However, do it before December 31, 2008.
This has been a busy time of things lecture-wise. Last month I lectured on 'Cancer Survivorship' at Backus Hospital in Norwich Connecticut, as part of their Fall Oncology Support Series. I really appreciate that Amy, the program coordinator (Center for Healthcare Integration) took the time to write a very nice thank you note:
Thank you so very much for the wonderful program you offered at Backus last week. Your use of metaphors to translate the scientific research is so effective and at the same time so much fun to listen to. I had many a-ha moments and between that lots of laughter. You are truly a gifted teacher.
It is a great support program from an imaginative hospital.
Immediately after this I lectured to a large group of doctors and nurses over at Soundview Medical Associates in Norwalk, Connecticut. This lecture was pretty much straight blood group science and physiology and despite some early technical glitches I was made most welcome, treated to an attentive and lively audience, and had a great time.
Early October featured a lecture at the Annual Conference of the New York Association of Naturopathic Physicians in Manhattan. This lecture was entitle 'Verisimilitude and Malignancy' and discussed how cancer systems often elude the immune system by posing as quasi blood type markers. Most naturopathic physicians were new to this type of information and as I looked out into the audience all I saw was a sea of heads pointed down as they furtively scribbled note after note.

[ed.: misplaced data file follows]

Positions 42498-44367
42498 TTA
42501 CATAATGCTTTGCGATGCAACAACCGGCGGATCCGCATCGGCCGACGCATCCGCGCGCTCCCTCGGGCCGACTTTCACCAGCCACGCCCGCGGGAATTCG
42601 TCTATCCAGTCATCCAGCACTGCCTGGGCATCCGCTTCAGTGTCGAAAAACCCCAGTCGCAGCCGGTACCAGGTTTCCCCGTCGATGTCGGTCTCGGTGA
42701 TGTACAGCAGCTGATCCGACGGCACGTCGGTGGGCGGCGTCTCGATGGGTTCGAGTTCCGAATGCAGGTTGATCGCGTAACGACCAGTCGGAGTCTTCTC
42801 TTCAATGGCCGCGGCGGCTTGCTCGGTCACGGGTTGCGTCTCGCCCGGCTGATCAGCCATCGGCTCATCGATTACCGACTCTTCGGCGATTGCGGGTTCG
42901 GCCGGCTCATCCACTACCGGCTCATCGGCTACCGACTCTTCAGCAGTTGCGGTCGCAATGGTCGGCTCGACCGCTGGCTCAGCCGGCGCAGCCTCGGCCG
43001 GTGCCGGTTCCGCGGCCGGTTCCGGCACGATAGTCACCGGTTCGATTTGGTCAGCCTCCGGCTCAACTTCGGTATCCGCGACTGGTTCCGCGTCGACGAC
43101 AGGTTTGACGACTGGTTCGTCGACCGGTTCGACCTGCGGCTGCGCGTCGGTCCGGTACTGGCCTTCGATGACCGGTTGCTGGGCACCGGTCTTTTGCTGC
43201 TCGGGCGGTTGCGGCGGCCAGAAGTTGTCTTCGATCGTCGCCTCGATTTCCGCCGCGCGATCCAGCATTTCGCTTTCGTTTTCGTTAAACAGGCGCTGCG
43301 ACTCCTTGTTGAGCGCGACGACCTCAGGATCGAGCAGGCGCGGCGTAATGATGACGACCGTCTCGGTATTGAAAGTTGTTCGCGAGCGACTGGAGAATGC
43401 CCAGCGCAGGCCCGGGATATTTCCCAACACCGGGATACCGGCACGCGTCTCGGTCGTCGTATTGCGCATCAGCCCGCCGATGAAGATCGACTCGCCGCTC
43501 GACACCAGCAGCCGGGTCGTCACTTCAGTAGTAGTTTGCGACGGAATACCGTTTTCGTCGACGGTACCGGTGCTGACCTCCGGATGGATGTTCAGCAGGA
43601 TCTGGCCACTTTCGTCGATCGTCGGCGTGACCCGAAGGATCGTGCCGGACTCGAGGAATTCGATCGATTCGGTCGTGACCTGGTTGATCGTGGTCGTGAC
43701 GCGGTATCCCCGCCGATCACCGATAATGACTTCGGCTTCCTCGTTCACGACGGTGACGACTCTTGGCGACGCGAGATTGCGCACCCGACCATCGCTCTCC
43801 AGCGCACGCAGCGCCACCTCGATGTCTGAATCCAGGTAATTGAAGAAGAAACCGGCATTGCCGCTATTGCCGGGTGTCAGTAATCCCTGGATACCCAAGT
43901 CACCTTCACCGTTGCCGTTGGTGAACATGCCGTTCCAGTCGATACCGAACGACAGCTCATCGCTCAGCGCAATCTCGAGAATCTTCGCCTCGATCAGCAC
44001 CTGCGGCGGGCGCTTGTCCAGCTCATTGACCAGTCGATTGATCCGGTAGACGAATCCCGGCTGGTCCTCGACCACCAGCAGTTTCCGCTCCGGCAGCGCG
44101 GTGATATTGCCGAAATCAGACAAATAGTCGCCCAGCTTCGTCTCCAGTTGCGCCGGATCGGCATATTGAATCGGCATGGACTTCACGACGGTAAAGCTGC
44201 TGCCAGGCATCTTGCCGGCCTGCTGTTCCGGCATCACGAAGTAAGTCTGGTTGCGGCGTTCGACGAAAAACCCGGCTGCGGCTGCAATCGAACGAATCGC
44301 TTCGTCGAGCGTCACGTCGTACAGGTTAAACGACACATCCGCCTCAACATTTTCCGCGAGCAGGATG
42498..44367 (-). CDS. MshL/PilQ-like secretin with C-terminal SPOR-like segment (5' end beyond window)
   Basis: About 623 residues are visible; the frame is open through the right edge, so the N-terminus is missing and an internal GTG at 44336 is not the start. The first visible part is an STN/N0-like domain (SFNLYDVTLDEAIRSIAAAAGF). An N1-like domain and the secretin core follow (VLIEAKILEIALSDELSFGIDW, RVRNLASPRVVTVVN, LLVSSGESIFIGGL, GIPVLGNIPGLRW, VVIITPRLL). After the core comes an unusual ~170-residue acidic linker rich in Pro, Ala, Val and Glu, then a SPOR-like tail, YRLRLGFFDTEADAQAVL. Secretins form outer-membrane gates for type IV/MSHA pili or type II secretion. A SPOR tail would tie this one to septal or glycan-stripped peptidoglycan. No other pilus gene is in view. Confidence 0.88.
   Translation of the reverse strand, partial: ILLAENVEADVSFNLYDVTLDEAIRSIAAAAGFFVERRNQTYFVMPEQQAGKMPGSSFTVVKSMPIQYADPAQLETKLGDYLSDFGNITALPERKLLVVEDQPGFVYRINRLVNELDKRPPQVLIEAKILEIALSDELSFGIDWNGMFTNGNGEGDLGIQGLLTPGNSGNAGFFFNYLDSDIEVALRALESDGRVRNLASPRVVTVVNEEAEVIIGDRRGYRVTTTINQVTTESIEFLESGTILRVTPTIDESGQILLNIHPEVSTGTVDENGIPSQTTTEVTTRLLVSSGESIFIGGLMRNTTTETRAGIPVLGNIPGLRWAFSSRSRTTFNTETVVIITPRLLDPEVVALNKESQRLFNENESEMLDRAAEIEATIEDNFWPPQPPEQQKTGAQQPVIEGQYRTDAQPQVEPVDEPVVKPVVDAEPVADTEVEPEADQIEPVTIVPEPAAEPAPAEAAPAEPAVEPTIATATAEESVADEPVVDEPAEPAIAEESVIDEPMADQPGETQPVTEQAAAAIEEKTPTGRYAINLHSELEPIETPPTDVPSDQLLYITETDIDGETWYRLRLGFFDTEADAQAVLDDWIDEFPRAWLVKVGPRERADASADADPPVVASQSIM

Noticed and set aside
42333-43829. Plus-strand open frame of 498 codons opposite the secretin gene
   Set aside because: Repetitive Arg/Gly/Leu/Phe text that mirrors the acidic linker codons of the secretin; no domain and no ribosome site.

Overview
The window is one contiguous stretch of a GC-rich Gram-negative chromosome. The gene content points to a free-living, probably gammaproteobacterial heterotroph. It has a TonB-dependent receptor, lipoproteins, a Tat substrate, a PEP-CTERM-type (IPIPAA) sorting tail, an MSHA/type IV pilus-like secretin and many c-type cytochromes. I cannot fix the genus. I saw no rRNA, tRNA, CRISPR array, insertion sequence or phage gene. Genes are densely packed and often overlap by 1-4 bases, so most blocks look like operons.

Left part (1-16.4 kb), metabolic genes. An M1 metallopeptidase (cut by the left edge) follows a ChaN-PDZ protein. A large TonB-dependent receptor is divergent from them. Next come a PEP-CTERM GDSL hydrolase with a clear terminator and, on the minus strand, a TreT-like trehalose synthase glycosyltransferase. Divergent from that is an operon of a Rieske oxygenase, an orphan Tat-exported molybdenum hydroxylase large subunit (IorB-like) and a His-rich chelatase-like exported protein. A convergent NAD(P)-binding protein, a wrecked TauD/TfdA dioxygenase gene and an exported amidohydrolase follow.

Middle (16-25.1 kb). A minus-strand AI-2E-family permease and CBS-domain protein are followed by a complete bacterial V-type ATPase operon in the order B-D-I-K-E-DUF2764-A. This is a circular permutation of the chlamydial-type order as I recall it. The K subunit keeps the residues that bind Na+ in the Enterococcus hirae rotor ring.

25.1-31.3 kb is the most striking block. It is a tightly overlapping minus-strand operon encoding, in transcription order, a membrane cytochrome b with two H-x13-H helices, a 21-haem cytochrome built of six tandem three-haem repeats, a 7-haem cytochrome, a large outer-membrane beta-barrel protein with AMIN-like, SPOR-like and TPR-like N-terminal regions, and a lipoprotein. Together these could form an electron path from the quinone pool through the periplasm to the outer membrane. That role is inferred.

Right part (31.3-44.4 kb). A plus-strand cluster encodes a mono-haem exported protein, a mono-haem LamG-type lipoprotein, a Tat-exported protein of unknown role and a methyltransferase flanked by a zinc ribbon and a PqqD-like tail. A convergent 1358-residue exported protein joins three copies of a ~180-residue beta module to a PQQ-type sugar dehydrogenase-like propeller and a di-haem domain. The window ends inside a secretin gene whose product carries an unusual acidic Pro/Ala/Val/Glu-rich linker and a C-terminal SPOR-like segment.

At the conference I bumped into my old friend Dr. Russell Marz, one of the top naturopathic nutrition educators, whose 'Nutrition from Marz' is a standard nutrition text in the schools. Russell also write the nutrition reviews for NPLEX (the Naturopathic Licensing Exams). We're both expatriate New Yorkers and Russell always brings out the Brooklyn kid in me. Got a nice note afterward:
Good to see you and I just wanted to tell you how much I have appreciated your work. You really have created a whole new dimension in the field of nutrition and I believe especially in the area of cancer.
As I write this I'm preparing to leave for the airport and fly to Nashville, Tennessee for the first IFHI Micro Conference. I'll be lecturing for 3-4 hours throughout the day tomorrow. Hopefully the larynx holds up. Dr. Natalie Colicci is coming along to help with the certification, and tells me that she has already packed the lozenges.
After Tennessee things calm down a bit, which is great since I've discovered a few new veins of research that I want to pursue, and have just purchase a 1971 Volkswagon Bus that I am itching to restore.